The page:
- Add the weighed egg and 200g Plain Flour to the creamed butter and sugar along with 1.5 tbsp Lemon Juice.
- Stir gently….
- ….until a dough forms.
- Lightly knead the dough just until it has fully come together into a smooth ball. Wrap the pastry in clingfilm and pop it in the fridge to chill for at least 30 minutes.
Line the Pastry Case
- Lightly grease a loose bottomed tart tin (about 25cm) with a little flavourless oil.
- Roll out the dough on a lightly floured surface until relatively thin and a little bigger than the tin (taking into account the amount of dough needed to line up the sides with a little excess). Keep sprinkling a little flour under the dough to prevent it sticking but don’t go overboard or you’ll change the consistency of the pastry.
- Using the rolling pin to assist, drape the dough gently over the tart tin being careful to not rip it on the sharp edge.
- Using your finger pads, press the dough right into the corners of the tin.
- Use any trimmings to patch up any holes if any have appeared.
- Using the rolling pin, roll over the top of the tin to cut the excess pastry away.
- After the case is trimmed, using your fingers gently ease the pastry around the edges up a little to compensate for shrinkage. Chill the pastry case for a minimum of 30 minutes in the fridge.
Bake the Pastry Case
- Preheat the oven to 190c or equivalent.
- Line the inside of the pastry case with grease proof paper or a grease proof liner and FILL it with baking beans. (Twice as many as in the photo! Do as I say, not as I do!)
- Blind bake the pastry case with the beans in for 10 minutes.
- Take the beans out and return the pastry to the oven for another 5 minutes.
- Using a pastry brush, gently paint a thin layer of your retained beaten egg over the whole of the inside of the pastry. It will dry and form a little bit of a barrier between the pastry and wet filling.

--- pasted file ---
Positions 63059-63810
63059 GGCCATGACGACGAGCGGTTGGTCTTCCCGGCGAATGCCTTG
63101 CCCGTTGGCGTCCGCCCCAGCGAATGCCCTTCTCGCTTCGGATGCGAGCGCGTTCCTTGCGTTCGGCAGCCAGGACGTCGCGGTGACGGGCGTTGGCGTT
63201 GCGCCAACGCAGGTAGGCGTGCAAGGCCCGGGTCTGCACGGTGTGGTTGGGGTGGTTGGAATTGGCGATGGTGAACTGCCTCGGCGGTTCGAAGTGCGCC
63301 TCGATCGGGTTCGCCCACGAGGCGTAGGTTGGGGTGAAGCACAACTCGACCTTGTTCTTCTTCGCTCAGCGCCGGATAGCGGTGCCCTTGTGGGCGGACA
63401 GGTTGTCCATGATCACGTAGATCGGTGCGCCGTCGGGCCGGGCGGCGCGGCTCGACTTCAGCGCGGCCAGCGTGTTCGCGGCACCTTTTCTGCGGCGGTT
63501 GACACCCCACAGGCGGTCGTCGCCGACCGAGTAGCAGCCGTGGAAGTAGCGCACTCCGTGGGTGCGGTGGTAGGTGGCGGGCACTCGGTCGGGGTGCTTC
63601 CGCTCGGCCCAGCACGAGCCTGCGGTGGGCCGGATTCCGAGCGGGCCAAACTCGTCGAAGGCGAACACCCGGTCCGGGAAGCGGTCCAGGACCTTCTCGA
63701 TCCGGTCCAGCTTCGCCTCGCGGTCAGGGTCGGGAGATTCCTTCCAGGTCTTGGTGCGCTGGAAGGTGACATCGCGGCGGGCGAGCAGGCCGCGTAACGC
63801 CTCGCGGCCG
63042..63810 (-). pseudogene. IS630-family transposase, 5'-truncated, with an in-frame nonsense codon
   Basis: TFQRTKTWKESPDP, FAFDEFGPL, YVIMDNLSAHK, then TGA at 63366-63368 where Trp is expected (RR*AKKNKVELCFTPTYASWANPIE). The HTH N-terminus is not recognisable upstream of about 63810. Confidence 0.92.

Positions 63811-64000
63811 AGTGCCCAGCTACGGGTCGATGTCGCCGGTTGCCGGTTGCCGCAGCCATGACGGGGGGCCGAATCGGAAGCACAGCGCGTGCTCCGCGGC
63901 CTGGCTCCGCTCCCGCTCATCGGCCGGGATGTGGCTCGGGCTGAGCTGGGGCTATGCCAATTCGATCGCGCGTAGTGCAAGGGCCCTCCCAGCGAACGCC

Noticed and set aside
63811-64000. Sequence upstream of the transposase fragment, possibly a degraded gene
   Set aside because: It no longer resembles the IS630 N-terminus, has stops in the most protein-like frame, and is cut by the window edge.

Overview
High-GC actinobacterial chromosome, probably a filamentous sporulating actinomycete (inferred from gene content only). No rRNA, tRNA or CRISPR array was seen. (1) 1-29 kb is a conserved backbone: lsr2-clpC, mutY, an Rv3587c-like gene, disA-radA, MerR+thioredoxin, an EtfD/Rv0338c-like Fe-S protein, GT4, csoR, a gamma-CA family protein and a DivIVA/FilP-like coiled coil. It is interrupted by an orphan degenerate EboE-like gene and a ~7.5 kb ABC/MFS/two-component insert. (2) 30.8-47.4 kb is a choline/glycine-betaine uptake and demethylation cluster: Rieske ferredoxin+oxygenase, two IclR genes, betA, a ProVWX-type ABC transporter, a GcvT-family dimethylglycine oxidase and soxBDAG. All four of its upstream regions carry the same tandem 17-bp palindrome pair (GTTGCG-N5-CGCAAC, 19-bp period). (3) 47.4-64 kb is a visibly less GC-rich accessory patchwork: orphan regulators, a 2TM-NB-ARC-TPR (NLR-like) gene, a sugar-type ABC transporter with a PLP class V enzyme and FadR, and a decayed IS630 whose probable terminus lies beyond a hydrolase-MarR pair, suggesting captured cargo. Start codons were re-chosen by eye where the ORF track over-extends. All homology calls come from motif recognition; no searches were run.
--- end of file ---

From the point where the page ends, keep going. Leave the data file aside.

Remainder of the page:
- Reduce the oven temperature to 150c or equivalent.
Make the Filling
- While the pastry is chilling, separate the yolk from the white of 2 Eggs.
- Mix the yolk with 5 Eggs and 300g Caster Sugar.
- Beat in 225ml Double Cream.
- Zest then juice 3 Lemons. Add both the zest and juice to the filling mix.
- Set the mixture aside until the case is ready to fill.
Assemble and Bake the Tart
- Place the tart tin on a baking tray and pour the filling mixture into the pastry case.
- Pop in the oven for 30 minutes.
- The tart is ready when the filling is set in the middle but is still wobbly – it will carry on firming up a little before it cools. If the tart isn’t yet ready, pop it back in and check every three to five minutes.
- Leave the tart in its tin to cool then gently work around the edge of the tin with something sharp to make sure the pastry isn’t sticking and remove the tin edge.
- You can serve the tart on the tin base if you wish, otherwise work a big and wide sharp knife between the pastry and tin (whilst on a flat surface) to release it.
- Sprinkle the tart with 1 tbsp Icing Sugar before serving with more double cream.
This post was shared with the #CookBlogShare group.